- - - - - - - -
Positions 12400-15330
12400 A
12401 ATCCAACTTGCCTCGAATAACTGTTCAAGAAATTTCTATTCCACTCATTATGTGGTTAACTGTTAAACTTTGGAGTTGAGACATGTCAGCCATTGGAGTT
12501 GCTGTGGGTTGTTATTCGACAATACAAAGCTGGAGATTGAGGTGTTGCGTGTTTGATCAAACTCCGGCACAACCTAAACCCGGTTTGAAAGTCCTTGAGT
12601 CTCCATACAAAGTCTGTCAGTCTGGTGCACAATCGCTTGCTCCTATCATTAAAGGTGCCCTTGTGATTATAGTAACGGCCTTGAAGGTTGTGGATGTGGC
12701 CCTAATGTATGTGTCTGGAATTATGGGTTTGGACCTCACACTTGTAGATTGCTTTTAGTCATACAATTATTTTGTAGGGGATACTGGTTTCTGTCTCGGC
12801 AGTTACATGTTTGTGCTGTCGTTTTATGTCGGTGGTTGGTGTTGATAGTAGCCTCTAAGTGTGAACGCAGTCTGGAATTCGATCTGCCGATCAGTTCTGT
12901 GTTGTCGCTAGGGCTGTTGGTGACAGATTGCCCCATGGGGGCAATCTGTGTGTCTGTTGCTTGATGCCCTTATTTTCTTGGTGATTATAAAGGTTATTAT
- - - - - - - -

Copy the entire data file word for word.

Positions 12400-15330
12400 A
12401 ATCCAACTTGCCTCGAATAACTGTTCAAGAAATTTCTATTCCACTCATTATGTGGTTAACTGTTAAACTTTGGAGTTGAGACATGTCAGCCATTGGAGTT
12501 GCTGTGGGTTGTTATTCGACAATACAAAGCTGGAGATTGAGGTGTTGCGTGTTTGATCAAACTCCGGCACAACCTAAACCCGGTTTGAAAGTCCTTGAGT
12601 CTCCATACAAAGTCTGTCAGTCTGGTGCACAATCGCTTGCTCCTATCATTAAAGGTGCCCTTGTGATTATAGTAACGGCCTTGAAGGTTGTGGATGTGGC
12701 CCTAATGTATGTGTCTGGAATTATGGGTTTGGACCTCACACTTGTAGATTGCTTTTAGTCATACAATTATTTTGTAGGGGATACTGGTTTCTGTCTCGGC
12801 AGTTACATGTTTGTGCTGTCGTTTTATGTCGGTGGTTGGTGTTGATAGTAGCCTCTAAGTGTGAACGCAGTCTGGAATTCGATCTGCCGATCAGTTCTGT
12901 GTTGTCGCTAGGGCTGTTGGTGACAGATTGCCCCATGGGGGCAATCTGTGTGTCTGTTGCTTGATGCCCTTATTTTCTTGGTGATTATAAAGGTTATTAT